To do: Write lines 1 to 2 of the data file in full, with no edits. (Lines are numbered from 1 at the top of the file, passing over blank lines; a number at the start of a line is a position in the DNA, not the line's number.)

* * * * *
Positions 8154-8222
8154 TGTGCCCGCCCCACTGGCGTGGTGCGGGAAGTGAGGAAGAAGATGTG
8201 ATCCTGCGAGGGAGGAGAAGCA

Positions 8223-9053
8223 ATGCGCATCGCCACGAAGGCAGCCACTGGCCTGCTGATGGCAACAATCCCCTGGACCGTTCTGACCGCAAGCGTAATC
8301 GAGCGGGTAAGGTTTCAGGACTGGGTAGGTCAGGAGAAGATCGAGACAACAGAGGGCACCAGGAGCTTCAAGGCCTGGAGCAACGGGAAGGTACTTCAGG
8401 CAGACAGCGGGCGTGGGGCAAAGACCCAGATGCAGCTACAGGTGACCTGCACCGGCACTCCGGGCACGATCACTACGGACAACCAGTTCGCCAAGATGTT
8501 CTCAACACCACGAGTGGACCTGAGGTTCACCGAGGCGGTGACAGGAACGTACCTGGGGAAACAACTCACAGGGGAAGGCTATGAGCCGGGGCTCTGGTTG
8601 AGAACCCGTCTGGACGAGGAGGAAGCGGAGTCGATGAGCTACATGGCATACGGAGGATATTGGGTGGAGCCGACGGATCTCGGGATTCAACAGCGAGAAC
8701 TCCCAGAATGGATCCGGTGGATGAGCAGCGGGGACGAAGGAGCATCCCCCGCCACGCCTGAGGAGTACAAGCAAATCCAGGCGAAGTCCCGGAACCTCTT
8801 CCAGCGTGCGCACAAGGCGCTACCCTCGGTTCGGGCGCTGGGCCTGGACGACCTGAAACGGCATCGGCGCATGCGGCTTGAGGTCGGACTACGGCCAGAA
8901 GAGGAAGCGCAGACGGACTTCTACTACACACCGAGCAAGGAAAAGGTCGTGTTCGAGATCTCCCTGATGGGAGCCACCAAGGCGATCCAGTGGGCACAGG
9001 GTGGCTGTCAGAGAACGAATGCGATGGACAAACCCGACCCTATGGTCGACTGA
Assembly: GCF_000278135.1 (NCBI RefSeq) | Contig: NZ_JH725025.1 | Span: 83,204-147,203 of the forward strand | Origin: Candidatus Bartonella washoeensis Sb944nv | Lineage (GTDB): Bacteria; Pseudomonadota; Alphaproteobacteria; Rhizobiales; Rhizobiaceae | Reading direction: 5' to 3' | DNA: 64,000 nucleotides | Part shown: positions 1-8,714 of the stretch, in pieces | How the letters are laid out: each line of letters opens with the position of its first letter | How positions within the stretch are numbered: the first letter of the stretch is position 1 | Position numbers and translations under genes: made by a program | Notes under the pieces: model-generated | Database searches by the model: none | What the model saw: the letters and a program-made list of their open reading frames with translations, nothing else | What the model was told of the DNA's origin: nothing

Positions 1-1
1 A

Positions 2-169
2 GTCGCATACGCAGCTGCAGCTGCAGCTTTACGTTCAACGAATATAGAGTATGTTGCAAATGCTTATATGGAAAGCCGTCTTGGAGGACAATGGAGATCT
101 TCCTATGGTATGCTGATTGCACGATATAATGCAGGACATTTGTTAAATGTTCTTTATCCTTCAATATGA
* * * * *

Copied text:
Positions 8154-8222
8154 TGTGCCCGCCCCACTGGCGTGGTGCGGGAAGTGAGGAAGAAGATGTG